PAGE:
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Wayne State University

Aim Higher

Aug 1 / Zach Kilgore

RISEUP and the Ralph Bunche Summer Institute

Following a discussion on environmental justice and race with Barbara Jones from the Center for Peace and Conflict Studies, RISEUP was invited to present on environmental justice to high school students attending the Ralph Bunche Summer Institute at Wayne State.

The Center for Peace and Conflict Studies hosts the five-day summer program for students in 10th through 12th grade throughout the Detroit-Windsor border area. In the spirit of Ralph Bunche, the first person of color to receive a Nobel Peace Prize, students learn about social justice, conflict resolution, diversity, and world affairs through a series of talks and activities.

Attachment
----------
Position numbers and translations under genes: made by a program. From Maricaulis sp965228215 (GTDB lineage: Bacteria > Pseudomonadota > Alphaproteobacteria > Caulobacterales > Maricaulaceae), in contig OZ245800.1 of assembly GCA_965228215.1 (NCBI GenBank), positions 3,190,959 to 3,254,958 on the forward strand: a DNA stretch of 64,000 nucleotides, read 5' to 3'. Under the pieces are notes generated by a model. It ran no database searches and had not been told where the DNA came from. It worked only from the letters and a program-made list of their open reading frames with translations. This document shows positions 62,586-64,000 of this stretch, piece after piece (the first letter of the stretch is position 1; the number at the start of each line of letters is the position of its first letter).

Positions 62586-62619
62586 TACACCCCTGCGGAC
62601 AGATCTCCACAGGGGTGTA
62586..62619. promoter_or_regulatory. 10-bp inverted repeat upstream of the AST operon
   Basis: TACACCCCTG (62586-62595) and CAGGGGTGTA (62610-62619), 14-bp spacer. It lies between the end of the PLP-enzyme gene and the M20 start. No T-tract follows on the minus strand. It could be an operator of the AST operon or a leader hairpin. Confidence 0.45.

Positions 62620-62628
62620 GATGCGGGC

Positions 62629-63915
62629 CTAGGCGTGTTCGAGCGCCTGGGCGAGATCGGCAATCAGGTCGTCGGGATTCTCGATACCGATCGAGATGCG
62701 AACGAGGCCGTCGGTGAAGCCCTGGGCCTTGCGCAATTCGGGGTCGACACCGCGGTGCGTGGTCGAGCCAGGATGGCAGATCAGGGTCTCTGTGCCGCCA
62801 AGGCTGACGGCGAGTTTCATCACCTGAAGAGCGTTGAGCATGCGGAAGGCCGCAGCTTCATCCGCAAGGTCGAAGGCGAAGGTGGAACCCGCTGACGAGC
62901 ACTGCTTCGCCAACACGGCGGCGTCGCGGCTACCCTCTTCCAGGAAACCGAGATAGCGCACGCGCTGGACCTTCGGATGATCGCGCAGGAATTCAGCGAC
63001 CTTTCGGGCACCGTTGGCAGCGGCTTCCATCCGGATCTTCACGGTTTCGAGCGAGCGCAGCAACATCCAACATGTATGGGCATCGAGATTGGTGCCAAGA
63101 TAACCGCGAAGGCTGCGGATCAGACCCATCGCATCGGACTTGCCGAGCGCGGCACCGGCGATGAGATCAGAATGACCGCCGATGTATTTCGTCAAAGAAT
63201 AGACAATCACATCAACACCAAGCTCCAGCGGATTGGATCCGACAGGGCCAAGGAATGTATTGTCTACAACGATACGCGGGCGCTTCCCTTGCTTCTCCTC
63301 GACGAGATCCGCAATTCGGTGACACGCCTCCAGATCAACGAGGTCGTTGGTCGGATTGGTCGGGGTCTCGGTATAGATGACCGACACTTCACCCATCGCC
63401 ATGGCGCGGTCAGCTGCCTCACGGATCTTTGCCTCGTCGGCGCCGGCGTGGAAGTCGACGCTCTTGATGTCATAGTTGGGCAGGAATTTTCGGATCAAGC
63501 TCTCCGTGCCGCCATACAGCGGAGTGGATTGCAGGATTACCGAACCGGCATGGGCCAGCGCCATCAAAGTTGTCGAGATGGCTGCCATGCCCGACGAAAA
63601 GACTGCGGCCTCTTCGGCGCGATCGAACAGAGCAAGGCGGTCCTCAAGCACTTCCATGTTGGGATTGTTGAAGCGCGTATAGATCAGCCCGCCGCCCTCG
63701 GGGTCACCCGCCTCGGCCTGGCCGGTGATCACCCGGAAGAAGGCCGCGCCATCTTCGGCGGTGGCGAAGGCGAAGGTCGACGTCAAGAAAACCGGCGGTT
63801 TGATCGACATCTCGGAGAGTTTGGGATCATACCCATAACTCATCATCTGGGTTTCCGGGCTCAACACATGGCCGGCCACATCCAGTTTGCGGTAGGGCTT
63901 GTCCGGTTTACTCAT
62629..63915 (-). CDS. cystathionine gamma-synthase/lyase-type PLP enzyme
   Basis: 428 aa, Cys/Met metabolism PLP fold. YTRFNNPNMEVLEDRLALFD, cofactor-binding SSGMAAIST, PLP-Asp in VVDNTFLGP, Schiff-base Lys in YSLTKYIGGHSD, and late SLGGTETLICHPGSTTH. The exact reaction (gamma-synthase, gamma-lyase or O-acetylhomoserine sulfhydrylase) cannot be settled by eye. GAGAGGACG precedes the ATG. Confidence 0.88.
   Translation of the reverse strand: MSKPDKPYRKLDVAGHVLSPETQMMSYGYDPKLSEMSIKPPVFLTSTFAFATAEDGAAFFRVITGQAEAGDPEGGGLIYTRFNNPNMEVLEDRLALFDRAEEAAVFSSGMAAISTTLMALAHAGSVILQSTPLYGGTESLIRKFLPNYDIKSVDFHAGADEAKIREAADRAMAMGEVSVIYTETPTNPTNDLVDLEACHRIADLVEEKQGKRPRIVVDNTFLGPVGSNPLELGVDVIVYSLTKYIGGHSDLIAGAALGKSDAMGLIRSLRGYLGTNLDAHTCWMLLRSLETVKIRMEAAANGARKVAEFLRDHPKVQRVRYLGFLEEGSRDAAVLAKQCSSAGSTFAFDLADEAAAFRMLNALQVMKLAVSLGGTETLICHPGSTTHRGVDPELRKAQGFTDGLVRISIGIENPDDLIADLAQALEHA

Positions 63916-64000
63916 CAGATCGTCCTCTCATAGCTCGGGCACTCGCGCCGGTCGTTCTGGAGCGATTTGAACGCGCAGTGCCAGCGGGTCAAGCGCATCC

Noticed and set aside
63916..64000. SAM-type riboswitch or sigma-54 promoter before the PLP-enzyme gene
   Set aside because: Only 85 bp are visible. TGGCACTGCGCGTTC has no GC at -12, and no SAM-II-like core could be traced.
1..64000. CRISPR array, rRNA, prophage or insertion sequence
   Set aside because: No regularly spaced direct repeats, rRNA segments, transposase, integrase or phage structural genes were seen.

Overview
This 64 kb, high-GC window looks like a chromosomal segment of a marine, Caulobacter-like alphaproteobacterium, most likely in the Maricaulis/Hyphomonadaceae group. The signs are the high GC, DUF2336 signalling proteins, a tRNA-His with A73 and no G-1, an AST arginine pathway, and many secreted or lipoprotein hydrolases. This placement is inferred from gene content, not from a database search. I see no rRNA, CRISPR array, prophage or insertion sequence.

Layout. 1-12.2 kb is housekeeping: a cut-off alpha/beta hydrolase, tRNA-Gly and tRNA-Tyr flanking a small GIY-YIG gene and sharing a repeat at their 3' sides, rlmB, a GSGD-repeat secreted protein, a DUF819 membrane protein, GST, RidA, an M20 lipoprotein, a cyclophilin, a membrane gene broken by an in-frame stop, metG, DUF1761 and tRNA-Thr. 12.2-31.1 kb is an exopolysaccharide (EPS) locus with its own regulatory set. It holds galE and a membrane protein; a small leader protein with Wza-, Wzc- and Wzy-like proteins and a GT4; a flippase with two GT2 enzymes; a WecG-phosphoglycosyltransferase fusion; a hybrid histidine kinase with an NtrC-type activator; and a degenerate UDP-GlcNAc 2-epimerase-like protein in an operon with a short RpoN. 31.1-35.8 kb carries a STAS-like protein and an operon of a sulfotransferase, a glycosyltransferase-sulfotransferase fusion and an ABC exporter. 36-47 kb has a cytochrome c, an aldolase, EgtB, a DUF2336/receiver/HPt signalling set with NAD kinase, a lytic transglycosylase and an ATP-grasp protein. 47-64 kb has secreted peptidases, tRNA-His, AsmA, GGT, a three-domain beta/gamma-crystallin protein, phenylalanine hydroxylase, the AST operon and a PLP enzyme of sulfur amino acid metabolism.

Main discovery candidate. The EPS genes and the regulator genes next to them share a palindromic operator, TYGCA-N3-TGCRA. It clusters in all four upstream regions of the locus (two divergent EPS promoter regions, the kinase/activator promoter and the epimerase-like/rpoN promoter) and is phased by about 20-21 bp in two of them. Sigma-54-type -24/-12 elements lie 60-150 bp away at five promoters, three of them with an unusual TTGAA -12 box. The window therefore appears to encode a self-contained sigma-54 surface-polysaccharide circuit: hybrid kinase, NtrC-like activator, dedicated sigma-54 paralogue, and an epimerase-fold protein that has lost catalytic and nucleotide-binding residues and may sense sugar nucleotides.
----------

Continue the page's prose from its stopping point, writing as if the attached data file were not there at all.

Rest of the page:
Although the program fell on the same day as the research symposium, where interns gave reports on their projects to a wide academic audience, RISEUP was still able to contribute. Program administrator Zach Kilgore, who is working toward a degree in urban studies and planning, collaborated with intern Brett Zeuner, to give a talk on environmental justice in Detroit through the lens of property ownership issues in urban community gardening.

“It’s really great that I’m able to contribute to these programs in such a large way,” says Kilgore. “Even as a student assistant, I’ve had the opportunity to add a perspective from my field of study – urban planning – which is very relevant to both RISEUP and Ralph Bunche.”

Kilgore’s talk highlighted issues Zeuner noticed while working on his project, such as the difficulty faced by community gardeners who try to acquire land in their neighborhoods. Oftentimes, Zeuner discovered, local governments are unresponsive to their requests to purchase land. In contrast, corporations have taken ownership of many of the publicly owned vacant lots.

“We had a really great discussion about environmental justice at the end of the talk,” said Kilgore. “I think we were able to get these high school students thinking about not just environmental justice issues, but about the academic opportunities they’ll have in college.”